[O]ne of the biggest problems we’ve got in how folks report about Washington right now, because I think journalists rightly value the appearance of impartiality and objectivity. And so the default position for reporting is to say, 'A plague on both their houses.' On almost every issue, it’s, 'Well, Democrats and Republicans can’t agree'—as opposed to looking at why is it that they can’t agree. Who exactly is preventing us from agreeing?
One of the biggest factors is going to be how the media shapes debates. If a Republican member of Congress is not punished on Fox News or by Rush Limbaugh for working with a Democrat on a bill of common interest, then you’ll see more of them doing it.
The same dynamic happens on the Democratic side. I think the difference is just that the more left-leaning media outlets recognize that compromise is not a dirty word. And I think at least leaders like myself—and I include Harry Reid and Nancy Pelosi in this—are willing to buck the more absolutist-wing elements in our party to try to get stuff done.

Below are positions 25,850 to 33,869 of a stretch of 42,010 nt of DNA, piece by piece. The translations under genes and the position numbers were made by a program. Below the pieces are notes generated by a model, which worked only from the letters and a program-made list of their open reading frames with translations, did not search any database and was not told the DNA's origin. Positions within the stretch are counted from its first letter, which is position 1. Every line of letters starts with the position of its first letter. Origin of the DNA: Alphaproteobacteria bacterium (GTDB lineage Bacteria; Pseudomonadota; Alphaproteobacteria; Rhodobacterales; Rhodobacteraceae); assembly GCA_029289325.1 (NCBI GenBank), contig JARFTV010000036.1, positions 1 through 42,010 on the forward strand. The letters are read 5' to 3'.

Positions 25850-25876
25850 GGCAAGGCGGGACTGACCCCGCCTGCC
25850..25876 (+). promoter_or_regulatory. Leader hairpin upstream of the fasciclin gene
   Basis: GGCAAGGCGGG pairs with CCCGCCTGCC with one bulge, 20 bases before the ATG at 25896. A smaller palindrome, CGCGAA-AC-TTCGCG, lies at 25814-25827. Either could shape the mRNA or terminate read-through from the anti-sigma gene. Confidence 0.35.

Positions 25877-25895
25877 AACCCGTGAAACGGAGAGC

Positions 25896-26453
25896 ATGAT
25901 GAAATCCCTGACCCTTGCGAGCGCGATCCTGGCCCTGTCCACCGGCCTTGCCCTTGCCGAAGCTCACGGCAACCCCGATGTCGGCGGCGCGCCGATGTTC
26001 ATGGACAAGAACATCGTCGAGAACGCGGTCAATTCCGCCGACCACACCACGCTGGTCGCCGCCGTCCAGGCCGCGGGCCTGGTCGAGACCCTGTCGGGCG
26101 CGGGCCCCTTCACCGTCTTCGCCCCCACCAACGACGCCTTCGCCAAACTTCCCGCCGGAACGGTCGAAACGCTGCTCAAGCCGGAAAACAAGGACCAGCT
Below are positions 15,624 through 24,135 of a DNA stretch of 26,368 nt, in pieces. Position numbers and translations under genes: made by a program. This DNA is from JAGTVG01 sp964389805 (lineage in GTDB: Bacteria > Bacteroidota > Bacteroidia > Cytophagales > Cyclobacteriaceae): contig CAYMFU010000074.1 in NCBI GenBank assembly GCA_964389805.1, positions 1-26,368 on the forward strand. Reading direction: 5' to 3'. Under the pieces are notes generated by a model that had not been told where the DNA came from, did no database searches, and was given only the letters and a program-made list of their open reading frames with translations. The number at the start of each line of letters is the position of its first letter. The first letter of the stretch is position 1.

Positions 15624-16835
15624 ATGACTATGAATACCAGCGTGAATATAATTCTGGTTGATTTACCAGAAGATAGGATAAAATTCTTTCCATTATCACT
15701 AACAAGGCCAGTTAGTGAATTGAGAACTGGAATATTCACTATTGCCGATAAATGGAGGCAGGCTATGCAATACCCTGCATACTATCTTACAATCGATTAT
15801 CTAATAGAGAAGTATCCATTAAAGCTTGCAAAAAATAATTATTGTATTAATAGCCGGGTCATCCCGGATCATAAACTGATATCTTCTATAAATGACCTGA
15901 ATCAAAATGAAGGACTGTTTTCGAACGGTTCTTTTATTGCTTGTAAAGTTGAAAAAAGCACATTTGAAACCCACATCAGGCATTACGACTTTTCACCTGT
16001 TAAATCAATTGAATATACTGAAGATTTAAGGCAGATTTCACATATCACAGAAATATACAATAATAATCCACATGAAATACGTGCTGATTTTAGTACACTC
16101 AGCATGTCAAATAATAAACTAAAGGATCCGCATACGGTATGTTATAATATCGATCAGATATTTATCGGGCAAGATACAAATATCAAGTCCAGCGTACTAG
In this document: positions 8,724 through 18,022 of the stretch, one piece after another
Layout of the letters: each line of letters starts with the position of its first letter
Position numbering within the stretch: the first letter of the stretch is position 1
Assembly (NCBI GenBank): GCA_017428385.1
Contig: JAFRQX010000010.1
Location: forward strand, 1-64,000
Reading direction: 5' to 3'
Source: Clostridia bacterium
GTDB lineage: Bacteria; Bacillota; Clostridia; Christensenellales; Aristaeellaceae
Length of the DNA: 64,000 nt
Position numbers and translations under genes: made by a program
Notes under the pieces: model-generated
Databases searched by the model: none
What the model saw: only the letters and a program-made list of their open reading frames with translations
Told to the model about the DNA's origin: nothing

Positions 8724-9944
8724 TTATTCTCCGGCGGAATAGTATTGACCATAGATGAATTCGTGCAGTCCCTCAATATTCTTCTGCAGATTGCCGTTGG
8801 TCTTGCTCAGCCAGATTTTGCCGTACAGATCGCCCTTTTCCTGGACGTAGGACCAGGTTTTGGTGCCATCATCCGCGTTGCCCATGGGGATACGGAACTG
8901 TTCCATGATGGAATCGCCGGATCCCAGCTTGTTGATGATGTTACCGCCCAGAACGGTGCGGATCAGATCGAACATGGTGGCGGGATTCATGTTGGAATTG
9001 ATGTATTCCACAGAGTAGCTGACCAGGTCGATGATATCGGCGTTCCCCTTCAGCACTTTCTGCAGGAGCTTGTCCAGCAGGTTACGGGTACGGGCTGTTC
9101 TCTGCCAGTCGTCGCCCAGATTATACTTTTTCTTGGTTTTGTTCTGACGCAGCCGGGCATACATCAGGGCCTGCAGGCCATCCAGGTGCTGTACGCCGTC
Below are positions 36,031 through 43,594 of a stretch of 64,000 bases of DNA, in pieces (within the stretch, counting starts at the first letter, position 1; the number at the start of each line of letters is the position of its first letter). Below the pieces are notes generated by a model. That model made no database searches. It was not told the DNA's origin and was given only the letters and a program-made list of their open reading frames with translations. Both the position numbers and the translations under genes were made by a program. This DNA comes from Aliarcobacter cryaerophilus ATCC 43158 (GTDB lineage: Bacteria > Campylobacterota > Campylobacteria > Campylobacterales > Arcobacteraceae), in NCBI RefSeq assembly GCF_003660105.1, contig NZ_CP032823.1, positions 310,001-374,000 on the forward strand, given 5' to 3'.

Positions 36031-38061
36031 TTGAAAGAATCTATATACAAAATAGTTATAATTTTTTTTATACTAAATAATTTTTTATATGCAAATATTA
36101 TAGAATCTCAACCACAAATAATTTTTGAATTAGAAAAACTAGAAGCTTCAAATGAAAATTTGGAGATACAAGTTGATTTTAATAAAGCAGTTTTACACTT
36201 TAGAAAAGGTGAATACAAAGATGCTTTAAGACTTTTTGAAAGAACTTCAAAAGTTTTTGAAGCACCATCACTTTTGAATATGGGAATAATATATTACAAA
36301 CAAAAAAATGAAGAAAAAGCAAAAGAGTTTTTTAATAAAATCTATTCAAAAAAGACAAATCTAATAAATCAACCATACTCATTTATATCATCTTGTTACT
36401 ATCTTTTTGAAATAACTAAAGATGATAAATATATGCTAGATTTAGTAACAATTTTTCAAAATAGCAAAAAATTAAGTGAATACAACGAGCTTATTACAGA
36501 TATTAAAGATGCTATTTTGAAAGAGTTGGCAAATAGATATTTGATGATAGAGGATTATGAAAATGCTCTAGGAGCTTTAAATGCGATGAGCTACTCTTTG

And I want to be very clear here that Democrats, we've got a lot of warts, and some of the bad habits here in Washington when it comes to lobbyists and money and access really goes to the political system generally. It's not unique to one party. But when it comes to certain positions on issues, when it comes to trying to do what's best for the country, when it comes to really trying to make decisions based on fact as opposed to ideology, when it comes to being willing to compromise, the Democrats, not just here in this White House, but I would say in Congress also, have shown themselves consistently to be willing to do tough things even when it's not convenient, because it's the right thing to do. And we haven't seen that same kind of attitude on the other side.
Some of [the institutional barriers] have to do with our media and what gets attention. Nobody gets on TV saying, 'I agree with my colleague from the other party.' People get on TV for calling each other names and saying the most outlandish things.